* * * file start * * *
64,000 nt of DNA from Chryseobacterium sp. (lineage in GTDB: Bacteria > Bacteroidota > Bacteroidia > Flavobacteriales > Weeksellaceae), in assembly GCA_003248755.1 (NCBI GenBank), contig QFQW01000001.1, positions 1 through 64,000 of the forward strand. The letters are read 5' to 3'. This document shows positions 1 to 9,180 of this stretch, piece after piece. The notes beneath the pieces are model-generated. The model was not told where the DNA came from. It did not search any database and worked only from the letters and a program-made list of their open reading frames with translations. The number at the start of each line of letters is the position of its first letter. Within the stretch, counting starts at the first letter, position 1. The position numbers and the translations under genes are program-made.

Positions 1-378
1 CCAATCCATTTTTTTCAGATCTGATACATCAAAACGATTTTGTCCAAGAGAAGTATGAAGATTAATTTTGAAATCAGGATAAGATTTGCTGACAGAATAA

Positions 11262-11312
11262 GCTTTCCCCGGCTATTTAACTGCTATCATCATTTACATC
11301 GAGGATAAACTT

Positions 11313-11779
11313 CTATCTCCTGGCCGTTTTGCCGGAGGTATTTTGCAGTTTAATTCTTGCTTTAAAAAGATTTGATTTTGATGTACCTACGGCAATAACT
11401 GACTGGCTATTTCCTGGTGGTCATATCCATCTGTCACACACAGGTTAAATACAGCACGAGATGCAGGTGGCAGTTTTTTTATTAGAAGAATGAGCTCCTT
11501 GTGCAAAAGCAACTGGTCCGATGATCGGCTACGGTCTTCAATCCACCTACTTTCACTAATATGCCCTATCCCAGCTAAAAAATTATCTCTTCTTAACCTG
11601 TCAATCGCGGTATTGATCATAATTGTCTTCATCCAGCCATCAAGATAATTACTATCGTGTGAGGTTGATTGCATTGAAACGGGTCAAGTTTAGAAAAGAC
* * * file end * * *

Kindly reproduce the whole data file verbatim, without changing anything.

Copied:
64,000 nt of DNA from Chryseobacterium sp. (lineage in GTDB: Bacteria > Bacteroidota > Bacteroidia > Flavobacteriales > Weeksellaceae), in assembly GCA_003248755.1 (NCBI GenBank), contig QFQW01000001.1, positions 1 through 64,000 of the forward strand. The letters are read 5' to 3'. This document shows positions 1 to 9,180 of this stretch, piece after piece. The notes beneath the pieces are model-generated. The model was not told where the DNA came from. It did not search any database and worked only from the letters and a program-made list of their open reading frames with translations. The number at the start of each line of letters is the position of its first letter. Within the stretch, counting starts at the first letter, position 1. The position numbers and the translations under genes are program-made.

Positions 1-378
1 CCAATCCATTTTTTTCAGATCTGATACATCAAAACGATTTTGTCCAAGAGAAGTATGAAGATTAATTTTGAAATCAGGATAAGATTTGCTGACAGAATAA

Positions 11262-11312
11262 GCTTTCCCCGGCTATTTAACTGCTATCATCATTTACATC
11301 GAGGATAAACTT

Positions 11313-11779
11313 CTATCTCCTGGCCGTTTTGCCGGAGGTATTTTGCAGTTTAATTCTTGCTTTAAAAAGATTTGATTTTGATGTACCTACGGCAATAACT
11401 GACTGGCTATTTCCTGGTGGTCATATCCATCTGTCACACACAGGTTAAATACAGCACGAGATGCAGGTGGCAGTTTTTTTATTAGAAGAATGAGCTCCTT
11501 GTGCAAAAGCAACTGGTCCGATGATCGGCTACGGTCTTCAATCCACCTACTTTCACTAATATGCCCTATCCCAGCTAAAAAATTATCTCTTCTTAACCTG
11601 TCAATCGCGGTATTGATCATAATTGTCTTCATCCAGCCATCAAGATAATTACTATCGTGTGAGGTTGATTGCATTGAAACGGGTCAAGTTTAGAAAAGAC